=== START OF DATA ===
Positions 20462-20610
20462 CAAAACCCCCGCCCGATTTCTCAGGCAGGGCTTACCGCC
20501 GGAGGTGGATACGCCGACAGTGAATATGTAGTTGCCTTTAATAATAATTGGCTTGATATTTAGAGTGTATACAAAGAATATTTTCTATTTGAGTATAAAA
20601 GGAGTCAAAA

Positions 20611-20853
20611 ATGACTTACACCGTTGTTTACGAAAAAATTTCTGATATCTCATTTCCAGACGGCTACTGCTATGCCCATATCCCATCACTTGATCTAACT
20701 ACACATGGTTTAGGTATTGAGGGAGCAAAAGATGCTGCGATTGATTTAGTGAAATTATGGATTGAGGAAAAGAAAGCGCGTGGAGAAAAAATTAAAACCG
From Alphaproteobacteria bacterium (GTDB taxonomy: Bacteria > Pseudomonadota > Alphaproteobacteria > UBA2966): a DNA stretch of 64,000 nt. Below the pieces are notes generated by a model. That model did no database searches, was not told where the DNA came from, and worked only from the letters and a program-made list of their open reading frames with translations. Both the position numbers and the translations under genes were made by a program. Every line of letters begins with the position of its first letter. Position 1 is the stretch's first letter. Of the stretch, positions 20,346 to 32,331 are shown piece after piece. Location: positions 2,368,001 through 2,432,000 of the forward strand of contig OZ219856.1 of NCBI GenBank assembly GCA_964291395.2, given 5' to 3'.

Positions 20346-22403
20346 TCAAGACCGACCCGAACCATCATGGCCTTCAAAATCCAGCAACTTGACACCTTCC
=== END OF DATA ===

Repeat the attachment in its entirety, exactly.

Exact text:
Positions 20462-20610
20462 CAAAACCCCCGCCCGATTTCTCAGGCAGGGCTTACCGCC
20501 GGAGGTGGATACGCCGACAGTGAATATGTAGTTGCCTTTAATAATAATTGGCTTGATATTTAGAGTGTATACAAAGAATATTTTCTATTTGAGTATAAAA
20601 GGAGTCAAAA

Positions 20611-20853
20611 ATGACTTACACCGTTGTTTACGAAAAAATTTCTGATATCTCATTTCCAGACGGCTACTGCTATGCCCATATCCCATCACTTGATCTAACT
20701 ACACATGGTTTAGGTATTGAGGGAGCAAAAGATGCTGCGATTGATTTAGTGAAATTATGGATTGAGGAAAAGAAAGCGCGTGGAGAAAAAATTAAAACCG
From Alphaproteobacteria bacterium (GTDB taxonomy: Bacteria > Pseudomonadota > Alphaproteobacteria > UBA2966): a DNA stretch of 64,000 nt. Below the pieces are notes generated by a model. That model did no database searches, was not told where the DNA came from, and worked only from the letters and a program-made list of their open reading frames with translations. Both the position numbers and the translations under genes were made by a program. Every line of letters begins with the position of its first letter. Position 1 is the stretch's first letter. Of the stretch, positions 20,346 to 32,331 are shown piece after piece. Location: positions 2,368,001 through 2,432,000 of the forward strand of contig OZ219856.1 of NCBI GenBank assembly GCA_964291395.2, given 5' to 3'.

Positions 20346-22403
20346 TCAAGACCGACCCGAACCATCATGGCCTTCAAAATCCAGCAACTTGACACCTTCC